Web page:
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The General

Buster Keaton (1895 – 1966) was one of the clown princes of the silent screen, and did his best work when he was in complete control of his projects; like Harry Langdon, Charlie Chaplin or Harold Lloyd, Keaton was most at home in silent films, and his classic civil war comedy The General (1926) is one of the masterpieces of the silent era, and an unexpectedly lavish production, as witness the battle sequences near the end of the film, as well as the rather spectacular bridge collapse — which you should see for yourself.

When sound came, Keaton found difficulty adapting, and wound up at MGM, his former distributors, as just another contract employee, teamed with Jimmy Durante for a series of comedies that he had little or no artistic control over, and which really had nothing to do with his actual skills as a performer.

Alcoholism compounded Keaton’s problems, and as the 1930s and 40s rolled past, Keaton was almost forgotten, relegated to bit parts in inconsequential films. In 1956, he stopped drinking; in the same year, he received a sizable check for the rights to his life story, which was produced in 1957 with Donald O’Connor as The Buster Keaton Story, directed by Sidney Sheldon. With the money from this project, Keaton bought a house, and settled down to what he imagined would be his retirement.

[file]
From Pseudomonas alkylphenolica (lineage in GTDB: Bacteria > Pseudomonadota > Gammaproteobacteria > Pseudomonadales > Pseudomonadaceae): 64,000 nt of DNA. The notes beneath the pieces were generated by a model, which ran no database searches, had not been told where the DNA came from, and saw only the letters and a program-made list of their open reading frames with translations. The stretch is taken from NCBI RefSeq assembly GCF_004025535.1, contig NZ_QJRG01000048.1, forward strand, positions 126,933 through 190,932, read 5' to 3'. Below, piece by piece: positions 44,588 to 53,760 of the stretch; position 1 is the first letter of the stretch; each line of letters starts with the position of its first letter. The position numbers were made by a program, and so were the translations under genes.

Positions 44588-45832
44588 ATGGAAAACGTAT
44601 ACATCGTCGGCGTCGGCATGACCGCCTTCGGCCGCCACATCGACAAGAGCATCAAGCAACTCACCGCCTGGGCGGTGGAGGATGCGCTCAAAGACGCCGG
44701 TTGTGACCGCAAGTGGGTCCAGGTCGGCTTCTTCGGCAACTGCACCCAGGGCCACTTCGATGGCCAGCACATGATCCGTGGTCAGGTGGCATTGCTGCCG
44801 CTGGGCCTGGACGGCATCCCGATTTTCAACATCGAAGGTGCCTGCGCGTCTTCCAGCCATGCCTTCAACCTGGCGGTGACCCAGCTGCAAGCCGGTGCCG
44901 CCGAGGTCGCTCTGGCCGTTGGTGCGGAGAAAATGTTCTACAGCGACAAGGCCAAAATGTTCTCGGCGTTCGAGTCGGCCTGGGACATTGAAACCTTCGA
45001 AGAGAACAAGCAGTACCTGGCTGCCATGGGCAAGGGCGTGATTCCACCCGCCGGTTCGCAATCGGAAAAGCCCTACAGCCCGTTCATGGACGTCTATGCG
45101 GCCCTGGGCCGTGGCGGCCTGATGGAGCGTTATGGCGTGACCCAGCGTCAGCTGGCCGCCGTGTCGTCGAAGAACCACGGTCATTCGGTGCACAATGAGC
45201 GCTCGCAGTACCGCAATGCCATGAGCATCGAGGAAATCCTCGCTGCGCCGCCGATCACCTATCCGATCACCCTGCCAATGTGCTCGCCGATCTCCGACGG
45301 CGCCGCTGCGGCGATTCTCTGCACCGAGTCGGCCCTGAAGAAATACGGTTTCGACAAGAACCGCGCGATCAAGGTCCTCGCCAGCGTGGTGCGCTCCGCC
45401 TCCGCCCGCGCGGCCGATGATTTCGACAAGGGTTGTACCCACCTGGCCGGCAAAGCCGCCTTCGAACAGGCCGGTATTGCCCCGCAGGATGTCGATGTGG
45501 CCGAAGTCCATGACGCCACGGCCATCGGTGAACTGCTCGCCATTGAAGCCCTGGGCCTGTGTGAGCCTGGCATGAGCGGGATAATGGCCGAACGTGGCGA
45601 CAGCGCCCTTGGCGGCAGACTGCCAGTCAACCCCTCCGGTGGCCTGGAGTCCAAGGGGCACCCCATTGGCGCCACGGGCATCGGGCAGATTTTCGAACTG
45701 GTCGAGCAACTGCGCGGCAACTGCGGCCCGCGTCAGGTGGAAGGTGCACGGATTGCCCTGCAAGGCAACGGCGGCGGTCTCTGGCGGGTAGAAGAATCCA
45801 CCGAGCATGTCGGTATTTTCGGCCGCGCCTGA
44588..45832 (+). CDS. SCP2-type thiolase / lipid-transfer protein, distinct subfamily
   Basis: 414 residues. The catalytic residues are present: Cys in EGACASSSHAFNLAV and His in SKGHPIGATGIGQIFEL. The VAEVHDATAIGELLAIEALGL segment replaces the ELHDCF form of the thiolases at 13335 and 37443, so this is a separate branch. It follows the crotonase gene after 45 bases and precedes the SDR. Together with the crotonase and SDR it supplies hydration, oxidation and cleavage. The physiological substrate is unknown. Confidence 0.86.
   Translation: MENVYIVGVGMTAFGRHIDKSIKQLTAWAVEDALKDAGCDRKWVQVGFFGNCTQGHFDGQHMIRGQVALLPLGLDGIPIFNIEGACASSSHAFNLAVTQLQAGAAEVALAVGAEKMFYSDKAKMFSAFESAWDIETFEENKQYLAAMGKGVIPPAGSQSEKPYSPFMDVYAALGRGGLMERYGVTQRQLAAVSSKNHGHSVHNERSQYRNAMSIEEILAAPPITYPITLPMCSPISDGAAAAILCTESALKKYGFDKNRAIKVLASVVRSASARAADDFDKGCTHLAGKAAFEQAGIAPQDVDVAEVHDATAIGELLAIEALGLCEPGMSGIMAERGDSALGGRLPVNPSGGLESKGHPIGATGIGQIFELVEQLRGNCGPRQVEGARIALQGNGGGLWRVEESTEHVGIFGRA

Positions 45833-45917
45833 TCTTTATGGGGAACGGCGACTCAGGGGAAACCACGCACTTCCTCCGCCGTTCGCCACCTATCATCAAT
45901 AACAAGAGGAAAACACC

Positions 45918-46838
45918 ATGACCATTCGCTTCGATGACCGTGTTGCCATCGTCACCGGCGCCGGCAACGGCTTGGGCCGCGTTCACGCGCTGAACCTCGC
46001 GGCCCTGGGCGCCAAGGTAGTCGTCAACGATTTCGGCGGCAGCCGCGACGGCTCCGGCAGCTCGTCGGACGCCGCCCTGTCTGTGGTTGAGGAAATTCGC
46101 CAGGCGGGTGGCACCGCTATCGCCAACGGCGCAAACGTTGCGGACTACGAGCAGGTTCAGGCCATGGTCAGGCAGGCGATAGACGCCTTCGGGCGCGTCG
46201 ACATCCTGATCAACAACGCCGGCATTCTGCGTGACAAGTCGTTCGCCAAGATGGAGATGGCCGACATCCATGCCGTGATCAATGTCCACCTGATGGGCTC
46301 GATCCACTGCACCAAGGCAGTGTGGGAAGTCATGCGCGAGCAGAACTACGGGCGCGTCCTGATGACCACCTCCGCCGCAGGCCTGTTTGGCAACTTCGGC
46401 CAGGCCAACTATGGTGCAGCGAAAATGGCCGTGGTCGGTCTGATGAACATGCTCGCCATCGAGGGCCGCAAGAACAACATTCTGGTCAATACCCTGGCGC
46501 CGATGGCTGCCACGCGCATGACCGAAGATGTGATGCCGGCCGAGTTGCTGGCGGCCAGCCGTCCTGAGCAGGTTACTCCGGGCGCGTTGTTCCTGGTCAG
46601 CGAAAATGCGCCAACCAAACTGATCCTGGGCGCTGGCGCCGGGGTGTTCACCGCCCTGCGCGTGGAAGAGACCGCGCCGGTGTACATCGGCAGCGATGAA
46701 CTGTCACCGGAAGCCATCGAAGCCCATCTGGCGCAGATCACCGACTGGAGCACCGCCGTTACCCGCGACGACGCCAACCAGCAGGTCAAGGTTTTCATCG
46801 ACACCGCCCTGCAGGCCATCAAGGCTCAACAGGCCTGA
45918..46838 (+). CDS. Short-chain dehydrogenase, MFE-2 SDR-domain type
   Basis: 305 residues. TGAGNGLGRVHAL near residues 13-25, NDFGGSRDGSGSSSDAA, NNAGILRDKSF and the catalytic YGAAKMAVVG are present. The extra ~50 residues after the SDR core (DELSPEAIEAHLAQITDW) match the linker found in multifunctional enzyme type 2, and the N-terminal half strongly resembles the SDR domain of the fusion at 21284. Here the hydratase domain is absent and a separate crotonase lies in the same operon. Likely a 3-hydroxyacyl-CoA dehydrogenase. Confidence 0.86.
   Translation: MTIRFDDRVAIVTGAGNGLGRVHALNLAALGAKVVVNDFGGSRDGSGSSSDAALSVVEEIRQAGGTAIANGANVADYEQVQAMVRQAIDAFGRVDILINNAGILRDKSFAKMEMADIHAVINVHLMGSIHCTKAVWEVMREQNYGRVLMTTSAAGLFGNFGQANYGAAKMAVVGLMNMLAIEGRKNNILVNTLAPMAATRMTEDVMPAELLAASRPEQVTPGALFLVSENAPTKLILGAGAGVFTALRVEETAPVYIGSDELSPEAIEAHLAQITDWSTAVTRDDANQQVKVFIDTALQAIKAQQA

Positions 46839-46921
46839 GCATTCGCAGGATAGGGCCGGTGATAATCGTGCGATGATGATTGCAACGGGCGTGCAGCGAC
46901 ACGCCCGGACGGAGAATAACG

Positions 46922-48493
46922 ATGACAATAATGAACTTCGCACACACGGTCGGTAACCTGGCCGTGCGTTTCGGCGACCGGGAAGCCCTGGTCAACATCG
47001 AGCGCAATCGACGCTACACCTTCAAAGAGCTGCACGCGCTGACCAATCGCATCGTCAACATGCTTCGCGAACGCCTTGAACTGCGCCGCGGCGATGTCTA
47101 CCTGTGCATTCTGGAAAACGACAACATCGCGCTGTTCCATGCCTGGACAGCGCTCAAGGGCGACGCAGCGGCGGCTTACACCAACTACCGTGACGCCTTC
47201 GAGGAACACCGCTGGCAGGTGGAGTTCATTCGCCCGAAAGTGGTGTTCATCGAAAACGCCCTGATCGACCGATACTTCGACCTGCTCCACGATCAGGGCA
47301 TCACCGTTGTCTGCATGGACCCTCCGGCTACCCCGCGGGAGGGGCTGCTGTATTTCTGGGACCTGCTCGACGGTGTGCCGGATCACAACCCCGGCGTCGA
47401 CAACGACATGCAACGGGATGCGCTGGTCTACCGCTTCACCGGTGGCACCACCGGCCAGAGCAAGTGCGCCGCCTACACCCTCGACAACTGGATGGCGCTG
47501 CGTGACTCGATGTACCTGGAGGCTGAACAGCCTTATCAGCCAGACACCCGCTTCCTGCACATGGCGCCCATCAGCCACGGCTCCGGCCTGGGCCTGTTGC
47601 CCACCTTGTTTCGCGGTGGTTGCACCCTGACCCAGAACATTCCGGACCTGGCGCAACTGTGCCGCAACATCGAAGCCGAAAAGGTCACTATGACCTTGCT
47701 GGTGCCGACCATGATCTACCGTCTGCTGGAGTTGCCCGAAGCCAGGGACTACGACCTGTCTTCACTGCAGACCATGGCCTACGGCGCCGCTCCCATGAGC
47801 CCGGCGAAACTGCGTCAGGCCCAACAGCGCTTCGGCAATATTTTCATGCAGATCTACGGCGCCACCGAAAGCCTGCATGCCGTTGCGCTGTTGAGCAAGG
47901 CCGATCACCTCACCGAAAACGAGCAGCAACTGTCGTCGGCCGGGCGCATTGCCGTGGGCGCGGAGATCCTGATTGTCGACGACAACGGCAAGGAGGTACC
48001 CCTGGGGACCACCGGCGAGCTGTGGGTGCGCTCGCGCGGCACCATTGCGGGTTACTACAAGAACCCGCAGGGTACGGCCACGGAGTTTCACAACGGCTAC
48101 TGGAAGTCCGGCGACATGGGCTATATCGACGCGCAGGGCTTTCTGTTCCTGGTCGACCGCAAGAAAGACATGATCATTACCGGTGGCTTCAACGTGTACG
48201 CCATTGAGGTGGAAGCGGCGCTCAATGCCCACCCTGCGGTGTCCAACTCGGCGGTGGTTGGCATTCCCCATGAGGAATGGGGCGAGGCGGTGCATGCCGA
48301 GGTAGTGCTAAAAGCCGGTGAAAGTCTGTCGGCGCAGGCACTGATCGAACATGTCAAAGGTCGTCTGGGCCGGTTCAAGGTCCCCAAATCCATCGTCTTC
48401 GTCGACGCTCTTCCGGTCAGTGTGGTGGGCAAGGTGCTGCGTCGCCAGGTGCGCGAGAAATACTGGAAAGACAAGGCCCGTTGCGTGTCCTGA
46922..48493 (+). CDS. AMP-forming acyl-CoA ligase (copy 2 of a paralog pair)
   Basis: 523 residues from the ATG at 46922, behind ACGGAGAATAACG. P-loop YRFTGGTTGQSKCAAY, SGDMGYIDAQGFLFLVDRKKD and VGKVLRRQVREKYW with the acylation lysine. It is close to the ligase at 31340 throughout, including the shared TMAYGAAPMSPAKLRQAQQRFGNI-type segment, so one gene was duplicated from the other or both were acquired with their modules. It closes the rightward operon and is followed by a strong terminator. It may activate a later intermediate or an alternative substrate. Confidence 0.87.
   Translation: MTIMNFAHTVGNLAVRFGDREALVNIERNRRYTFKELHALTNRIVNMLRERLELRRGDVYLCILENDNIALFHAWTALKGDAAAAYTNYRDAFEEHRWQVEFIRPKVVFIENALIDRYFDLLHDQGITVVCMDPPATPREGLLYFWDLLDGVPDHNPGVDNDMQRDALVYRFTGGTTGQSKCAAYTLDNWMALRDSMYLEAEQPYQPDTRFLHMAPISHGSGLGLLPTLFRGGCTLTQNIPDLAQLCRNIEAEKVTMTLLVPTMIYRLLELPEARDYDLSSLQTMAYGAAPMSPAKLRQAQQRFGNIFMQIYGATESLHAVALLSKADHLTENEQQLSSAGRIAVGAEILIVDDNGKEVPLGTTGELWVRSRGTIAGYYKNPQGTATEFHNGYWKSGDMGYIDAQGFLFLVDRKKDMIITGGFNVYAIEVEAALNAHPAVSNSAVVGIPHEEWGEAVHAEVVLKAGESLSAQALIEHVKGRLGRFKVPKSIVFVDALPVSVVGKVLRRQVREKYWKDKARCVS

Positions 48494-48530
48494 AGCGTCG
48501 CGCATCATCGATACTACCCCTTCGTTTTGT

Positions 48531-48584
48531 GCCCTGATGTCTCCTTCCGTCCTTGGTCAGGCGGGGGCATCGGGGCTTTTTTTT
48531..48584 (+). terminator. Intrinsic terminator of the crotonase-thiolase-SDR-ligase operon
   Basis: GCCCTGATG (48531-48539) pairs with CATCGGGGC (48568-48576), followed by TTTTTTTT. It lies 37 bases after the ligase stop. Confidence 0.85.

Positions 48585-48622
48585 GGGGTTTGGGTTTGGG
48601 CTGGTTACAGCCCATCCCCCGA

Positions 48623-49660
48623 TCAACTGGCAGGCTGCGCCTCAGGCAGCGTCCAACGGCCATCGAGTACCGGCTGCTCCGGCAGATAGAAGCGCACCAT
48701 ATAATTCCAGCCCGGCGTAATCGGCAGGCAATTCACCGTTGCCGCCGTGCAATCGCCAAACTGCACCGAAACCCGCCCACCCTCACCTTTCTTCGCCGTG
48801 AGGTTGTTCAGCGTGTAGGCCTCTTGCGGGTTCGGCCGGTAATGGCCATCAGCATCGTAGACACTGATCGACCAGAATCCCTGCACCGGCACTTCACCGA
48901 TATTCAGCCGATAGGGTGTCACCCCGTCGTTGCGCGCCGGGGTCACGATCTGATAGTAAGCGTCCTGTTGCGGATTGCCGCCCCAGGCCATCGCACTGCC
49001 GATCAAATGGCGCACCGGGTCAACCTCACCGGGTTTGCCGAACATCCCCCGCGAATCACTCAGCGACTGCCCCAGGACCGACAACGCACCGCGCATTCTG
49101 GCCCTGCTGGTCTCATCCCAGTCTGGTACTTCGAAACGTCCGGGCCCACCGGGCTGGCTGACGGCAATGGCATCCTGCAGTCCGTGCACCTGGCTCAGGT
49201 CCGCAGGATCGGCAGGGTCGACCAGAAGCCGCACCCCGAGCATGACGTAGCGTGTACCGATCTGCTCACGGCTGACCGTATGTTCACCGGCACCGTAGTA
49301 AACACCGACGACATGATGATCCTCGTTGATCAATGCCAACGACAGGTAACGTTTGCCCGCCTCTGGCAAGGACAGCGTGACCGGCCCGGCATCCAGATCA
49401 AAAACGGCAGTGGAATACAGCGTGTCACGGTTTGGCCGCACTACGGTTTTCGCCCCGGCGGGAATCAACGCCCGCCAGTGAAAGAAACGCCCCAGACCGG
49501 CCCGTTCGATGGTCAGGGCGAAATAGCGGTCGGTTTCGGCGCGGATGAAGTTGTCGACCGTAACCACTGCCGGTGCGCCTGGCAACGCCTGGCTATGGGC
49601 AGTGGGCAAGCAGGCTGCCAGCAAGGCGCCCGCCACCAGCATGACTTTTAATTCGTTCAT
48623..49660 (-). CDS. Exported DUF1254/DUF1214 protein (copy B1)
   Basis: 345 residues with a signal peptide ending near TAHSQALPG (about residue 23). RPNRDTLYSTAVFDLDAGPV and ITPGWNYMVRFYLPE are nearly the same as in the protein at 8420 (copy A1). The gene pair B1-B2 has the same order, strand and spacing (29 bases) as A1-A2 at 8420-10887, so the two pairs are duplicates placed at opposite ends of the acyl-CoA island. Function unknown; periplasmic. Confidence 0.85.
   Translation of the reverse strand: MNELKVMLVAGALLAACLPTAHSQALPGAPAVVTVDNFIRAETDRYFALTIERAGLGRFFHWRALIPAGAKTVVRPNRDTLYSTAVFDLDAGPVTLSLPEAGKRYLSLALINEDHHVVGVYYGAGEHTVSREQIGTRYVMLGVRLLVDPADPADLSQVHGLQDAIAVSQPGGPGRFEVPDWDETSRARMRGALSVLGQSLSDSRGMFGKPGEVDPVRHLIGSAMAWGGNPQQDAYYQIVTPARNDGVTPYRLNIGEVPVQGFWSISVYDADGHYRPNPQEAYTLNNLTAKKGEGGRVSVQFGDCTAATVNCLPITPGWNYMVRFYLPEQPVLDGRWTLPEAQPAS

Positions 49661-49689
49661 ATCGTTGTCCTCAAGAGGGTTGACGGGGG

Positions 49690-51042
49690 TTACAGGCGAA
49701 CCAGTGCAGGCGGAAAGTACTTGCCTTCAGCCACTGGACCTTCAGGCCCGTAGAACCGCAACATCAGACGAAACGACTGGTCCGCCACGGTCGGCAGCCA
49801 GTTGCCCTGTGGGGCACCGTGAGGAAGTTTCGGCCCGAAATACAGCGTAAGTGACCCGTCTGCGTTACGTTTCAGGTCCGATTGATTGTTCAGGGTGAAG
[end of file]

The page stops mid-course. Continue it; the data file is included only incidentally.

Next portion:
But in the 60s, his great silent films of the 1920s were revived for college audiences to universal acclaim, and he spent his last years working in commercials, experimental cinema (Samuel Beckett’s Film, directed by Alan Schneider, which Keaton apparently had little affection for), and his last major project, Richard Lester’s epic comedy A Funny Thing Happened on the Way to the Forum (1966). He also appeared in numerous Beach Party films for American-International Pictures as a supporting character, mainly because director William Asher was such a fan of Keaton’s work. The General was a commercial and critical failure when first released; now it’s universally considered one of the greatest of Keaton’s films, and by many, one of the greatest films of all time.

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About the Author

Headshot of Wheeler Winston Dixon Wheeler Winston Dixon, Ryan Professor of Film Studies at the University of Nebraska-Lincoln, is an internationally recognized scholar and writer of film history, theory and criticism. He is the author of thirty books and more than 100 articles on film, and appears regularly in national media outlets discussing film and culture trends. Frame by Frame is a collection of his thoughts on a number of those topics. All comments by Dixon on this blog are his own opinions.

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